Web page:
The Tullamore RFC clubhouse will be bursting with pride when Nichola Fryday captains Ireland for the first time in their TikTok Women’s Six Nations opener against Wales on Saturday.
Fryday began her rugby career with Tullamore in 2014 while studying agriculture science in UCD, and provincial and international honours followed just two years later with her debut for Ireland first, and then Connacht.
While she has since gone on to play for Galwegians, Old Belvedere, Blackrock College and currently Exeter Chiefs, she was quick to pay tribute to her local club this week when speaking about her appointment as Ireland captain.
“I owe a lot to my home club of Tullamore. I started there with them in my second year of college and I always say that it was the girls there and the coaches there that installed the love of rugby in me,” she admitted.
“If I’d gone into that session and they hadn’t been as welcoming, or I hadn’t enjoyed it as much, maybe I wouldn’t have gone back to it.
“I find that’s the draw to rugby and that’s what your local clubs bring is that love for the game. They’re still some of my closest friends even though I’ve moved on to different clubs.
“They’re still my number one supporters and they’re the ones I always kind of go back to when I’m at home. They’ve definitely installed the love of rugby into me.”
The Kilcormac woman, who has previously captained Connacht, takes the Ireland captaincy reins from the retired Ciara Griffin, leading a new-look squad under freshly-appointed head coach Greg McWilliams.
She has been enjoying the sessions so far under McWilliams and assistant coach Niamh Briggs, the blend of youth and experience in the squad coming together off the pitch too with trips to adventure centres and Irish language classes.
McWilliams’ involvement of her parents in the captaincy announcement made it hit home even more, as Fryday explains: “It was a mixture of emotions (when I found out). I found out alongside my parents, Greg included them in the Zoom call so that was really special to me.
“They’ve been behind me the whole way since I’ve come into the set-up, so it was really nice to have that aspect to it. It was a very nice touch. It meant a lot to me and my family.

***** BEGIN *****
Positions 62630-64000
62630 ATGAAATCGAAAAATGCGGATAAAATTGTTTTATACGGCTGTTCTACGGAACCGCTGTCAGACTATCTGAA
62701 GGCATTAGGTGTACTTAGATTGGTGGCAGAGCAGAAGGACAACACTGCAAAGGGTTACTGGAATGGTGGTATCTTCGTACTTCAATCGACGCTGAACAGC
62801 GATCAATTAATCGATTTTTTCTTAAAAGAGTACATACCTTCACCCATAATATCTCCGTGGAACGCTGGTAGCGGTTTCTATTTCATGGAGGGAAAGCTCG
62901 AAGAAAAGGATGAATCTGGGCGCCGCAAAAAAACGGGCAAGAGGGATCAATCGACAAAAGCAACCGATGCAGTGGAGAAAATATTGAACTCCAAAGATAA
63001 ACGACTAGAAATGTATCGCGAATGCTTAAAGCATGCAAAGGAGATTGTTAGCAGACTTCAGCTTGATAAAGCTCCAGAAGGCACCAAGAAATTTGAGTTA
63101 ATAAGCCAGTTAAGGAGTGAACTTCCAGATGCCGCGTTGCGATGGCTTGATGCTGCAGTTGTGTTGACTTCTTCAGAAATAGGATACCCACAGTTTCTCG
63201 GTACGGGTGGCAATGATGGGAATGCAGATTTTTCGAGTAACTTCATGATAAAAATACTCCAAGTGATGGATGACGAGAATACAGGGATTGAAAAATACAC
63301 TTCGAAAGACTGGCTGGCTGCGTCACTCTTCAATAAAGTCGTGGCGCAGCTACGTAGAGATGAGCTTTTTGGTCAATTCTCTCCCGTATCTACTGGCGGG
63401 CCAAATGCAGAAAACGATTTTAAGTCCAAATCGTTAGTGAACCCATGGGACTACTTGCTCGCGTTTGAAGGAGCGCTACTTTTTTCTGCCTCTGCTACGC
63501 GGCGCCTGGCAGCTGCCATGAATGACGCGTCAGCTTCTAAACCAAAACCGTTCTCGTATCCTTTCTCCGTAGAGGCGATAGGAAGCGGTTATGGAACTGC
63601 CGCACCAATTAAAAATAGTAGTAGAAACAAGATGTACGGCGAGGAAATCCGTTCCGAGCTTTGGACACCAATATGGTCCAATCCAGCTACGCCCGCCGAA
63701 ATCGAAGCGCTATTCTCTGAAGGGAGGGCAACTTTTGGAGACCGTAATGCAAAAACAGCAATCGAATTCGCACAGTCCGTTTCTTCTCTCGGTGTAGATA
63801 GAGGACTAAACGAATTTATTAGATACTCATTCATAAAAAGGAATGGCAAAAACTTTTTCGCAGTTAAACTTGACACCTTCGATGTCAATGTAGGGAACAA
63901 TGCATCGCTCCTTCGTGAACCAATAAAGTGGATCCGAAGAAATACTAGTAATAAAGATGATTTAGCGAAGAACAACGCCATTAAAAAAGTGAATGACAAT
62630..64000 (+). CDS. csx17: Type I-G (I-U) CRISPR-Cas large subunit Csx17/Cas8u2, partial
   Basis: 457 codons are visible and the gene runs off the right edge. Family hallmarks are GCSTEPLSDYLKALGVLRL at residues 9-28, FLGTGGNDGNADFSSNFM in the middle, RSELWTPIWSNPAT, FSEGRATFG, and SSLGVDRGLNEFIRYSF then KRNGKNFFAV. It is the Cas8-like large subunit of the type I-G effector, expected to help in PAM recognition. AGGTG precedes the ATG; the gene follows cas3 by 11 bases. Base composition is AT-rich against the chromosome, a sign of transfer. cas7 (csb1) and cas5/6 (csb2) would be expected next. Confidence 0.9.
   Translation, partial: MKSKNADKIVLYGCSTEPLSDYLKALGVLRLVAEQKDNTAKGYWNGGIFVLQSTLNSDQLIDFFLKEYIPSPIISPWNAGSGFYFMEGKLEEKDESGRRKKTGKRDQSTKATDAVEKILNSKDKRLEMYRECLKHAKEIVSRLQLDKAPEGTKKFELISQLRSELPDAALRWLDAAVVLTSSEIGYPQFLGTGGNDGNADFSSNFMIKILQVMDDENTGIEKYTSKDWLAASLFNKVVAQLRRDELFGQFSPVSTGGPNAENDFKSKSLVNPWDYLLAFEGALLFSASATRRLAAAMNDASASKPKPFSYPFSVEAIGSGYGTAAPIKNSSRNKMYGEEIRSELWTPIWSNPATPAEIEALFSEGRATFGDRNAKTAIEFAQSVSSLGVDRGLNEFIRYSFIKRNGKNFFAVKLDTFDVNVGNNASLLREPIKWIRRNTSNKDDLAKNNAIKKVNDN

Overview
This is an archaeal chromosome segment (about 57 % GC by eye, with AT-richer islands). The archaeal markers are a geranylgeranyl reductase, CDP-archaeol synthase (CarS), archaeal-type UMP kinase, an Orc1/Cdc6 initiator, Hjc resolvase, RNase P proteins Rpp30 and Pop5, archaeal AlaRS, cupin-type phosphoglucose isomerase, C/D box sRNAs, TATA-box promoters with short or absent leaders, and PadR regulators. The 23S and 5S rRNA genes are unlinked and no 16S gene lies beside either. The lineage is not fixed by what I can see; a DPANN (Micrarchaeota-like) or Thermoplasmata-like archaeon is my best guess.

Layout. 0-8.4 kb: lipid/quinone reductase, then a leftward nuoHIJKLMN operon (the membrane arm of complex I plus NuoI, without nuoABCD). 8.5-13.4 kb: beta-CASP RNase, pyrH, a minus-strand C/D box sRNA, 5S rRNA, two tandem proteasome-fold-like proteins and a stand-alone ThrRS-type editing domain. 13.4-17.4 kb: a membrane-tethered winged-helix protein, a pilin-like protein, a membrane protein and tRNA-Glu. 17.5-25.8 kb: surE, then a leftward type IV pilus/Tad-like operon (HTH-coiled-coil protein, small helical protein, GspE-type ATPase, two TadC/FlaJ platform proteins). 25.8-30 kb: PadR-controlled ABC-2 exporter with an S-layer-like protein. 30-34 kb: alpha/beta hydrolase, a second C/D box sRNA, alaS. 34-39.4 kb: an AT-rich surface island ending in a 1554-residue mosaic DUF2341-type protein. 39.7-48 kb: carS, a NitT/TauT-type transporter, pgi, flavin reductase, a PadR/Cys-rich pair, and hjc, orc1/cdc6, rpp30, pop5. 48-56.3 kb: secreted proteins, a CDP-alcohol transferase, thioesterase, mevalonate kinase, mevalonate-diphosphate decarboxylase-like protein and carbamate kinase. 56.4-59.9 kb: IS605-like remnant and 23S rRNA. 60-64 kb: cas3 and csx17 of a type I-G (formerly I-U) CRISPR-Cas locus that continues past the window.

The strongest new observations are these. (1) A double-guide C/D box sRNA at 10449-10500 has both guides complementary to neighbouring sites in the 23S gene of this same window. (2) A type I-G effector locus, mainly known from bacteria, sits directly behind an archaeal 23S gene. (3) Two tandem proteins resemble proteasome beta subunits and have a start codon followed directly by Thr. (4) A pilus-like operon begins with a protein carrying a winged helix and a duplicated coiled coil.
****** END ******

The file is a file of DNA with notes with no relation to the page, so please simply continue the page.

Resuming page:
“It’s just a huge honour and I suppose what people dream of. Getting to represent your country is amazing, but then to captain your country is such a huge honour. I’m very grateful and very excited to see where this group can go.”
Providing support to Ireland’s new skipper will be the other members of the squad’s leadership group – Hannah O’Connor, Kathryn Dane and Nicole Cronin – as Fryday leads the team into a new era with nine uncapped players across the wider squad.
“We have the leadership group, individually they’re very strong leaders and then their game knowledge is very strong. To have them supporting me is a huge asset,” acknowledged the 26-year-old lock.
“Then there’s still other leaders amongst the group that have been in the squad for the last four or five years, that are really strong leaders and players.
“For me, I’ll be trying to pull upon as many people as I can because you’re only as strong as the people you have around you.”
Fryday, who has 22 caps to her name, got a taste of the RDS atmosphere in November when Ireland rebounded from their Rugby World Cup qualification disappointment with back-to-back wins over the USA (20-10) and Japan (15-12).
She was the Aon player-of-the-match against the US and cannot wait to play again at the Ballsbridge venue, with the RDS Anglesea Stand already sold out for the first ever Six Nations game to take place in the RDS.
Ireland have won seven of their last 10 clashes with Wales, including a 31-12 win in Donnybrook in 2020 and last year’s 45-0 success in Cardiff. Going off their preparations, Fryday is hopeful for a strong first showing.
“It’s been a lot of ball-in-play focus. Just girls getting out and playing at a really high intensity, so that when we come to matches it feels easier,” she explained.
“That’s been really good the last few weeks. There’s been a really good buzz around camp playing that style and that system with Greg. We’re really just looking forward to taking the pitch now on Saturday.”
Offering her assessment of Wales and Ireland’s own eagerness to get the show on the road, Fryday added: “The Welsh are going to be physical, they are every year. They’re strong ball carriers and they’re going to be looking to get a first win, just like us.
“I think it’s going to be a big, physical battle and it’s going to be a really exciting match. I’m really looking forward to it.
“We just want to have really positive performances and give our supporters something to get into the stadiums and support us for.
“Just play exciting rugby and that’s what we’re focusing on as a group, looking forward to some good positive performances.”